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Q & A: questions about freezing liquids

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Most recent answer: 06/05/2011
Q:
Hi i have a Science fair project and its due tomorrow! My topic is the freezing points of different liquids. Im going to freeze water, milk, and vinegar. Are those good choices? What do i pour them in and how long should i keep em in the freezer? Then i have to do a scientific method. And do you know any background research info on the freezing points of water, milk, and vinegar? What do you think would happen if i froze these liquids? And what would the problem be of this experiment like a question "how does_____?" Please help me!!!
- Jade (age 14)
California
A:
Jade- I suppose it's pointless to give a grouchy grown-up speech about starting projects sooner. For other people starting such projects, we do have some advice:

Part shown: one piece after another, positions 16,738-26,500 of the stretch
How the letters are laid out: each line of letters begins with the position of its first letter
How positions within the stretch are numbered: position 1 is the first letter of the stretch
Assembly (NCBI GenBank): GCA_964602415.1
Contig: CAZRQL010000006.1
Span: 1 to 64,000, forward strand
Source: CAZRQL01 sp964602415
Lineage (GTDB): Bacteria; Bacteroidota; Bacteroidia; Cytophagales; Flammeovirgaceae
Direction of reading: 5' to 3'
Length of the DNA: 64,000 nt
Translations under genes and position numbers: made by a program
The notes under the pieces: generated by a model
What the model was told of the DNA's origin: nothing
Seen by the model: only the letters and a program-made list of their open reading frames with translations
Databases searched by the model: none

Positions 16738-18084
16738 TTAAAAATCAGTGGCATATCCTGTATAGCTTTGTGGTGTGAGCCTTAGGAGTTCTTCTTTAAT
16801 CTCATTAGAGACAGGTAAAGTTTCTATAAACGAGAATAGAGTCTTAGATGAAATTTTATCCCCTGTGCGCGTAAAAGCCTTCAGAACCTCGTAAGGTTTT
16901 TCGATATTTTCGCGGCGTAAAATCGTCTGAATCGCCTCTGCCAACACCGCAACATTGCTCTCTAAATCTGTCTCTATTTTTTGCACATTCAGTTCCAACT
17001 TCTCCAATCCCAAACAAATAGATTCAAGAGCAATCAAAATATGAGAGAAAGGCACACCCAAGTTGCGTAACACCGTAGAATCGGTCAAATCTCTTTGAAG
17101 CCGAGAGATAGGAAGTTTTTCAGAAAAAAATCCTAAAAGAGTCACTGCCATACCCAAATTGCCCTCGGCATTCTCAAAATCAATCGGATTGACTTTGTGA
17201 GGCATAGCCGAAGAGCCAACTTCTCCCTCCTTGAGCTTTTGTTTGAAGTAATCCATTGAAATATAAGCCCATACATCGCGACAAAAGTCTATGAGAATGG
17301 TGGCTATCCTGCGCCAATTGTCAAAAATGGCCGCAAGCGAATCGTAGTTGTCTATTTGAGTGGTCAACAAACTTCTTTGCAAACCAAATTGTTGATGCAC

1. It makes sense to start with an actual question. As you do the experiments you may turn up something thing interesting that you weren't thinking about before, but it rarely works to just start fishing around with no goal. An example of what you might ask here would be how different things dissolved in water change its freezing temperature.

2. If your question was the one I just suggested, you could make some solutions of different amount of sugar and salt in water and see how that affected the freezing. You could also mix in different amounts of alcohol, or look at some plain white vinegar. Things like milk, wine vinegar, wine, etc. have too many different things in them, which makes it hard to keep track of which ones matter. Keep careful track of how much of what goes in each sample.

3. You should use the same sort of cup for each solution and fill each one to the same level, to keep the comparison fair.  Don't use glass, since it can sometimes break when water freezes in it.

4. I'm not sure how long you'll need to keep them in the freezer. It should be less than a day.

5. You should try to get some freezer thermometers so you can check the temperatures of the different samples as they start to freeze.

6. Check what's happening pretty often, and write down what you see.

7. Then see if you can make any sense of it.

Mike W.



(published on 06/05/2011)

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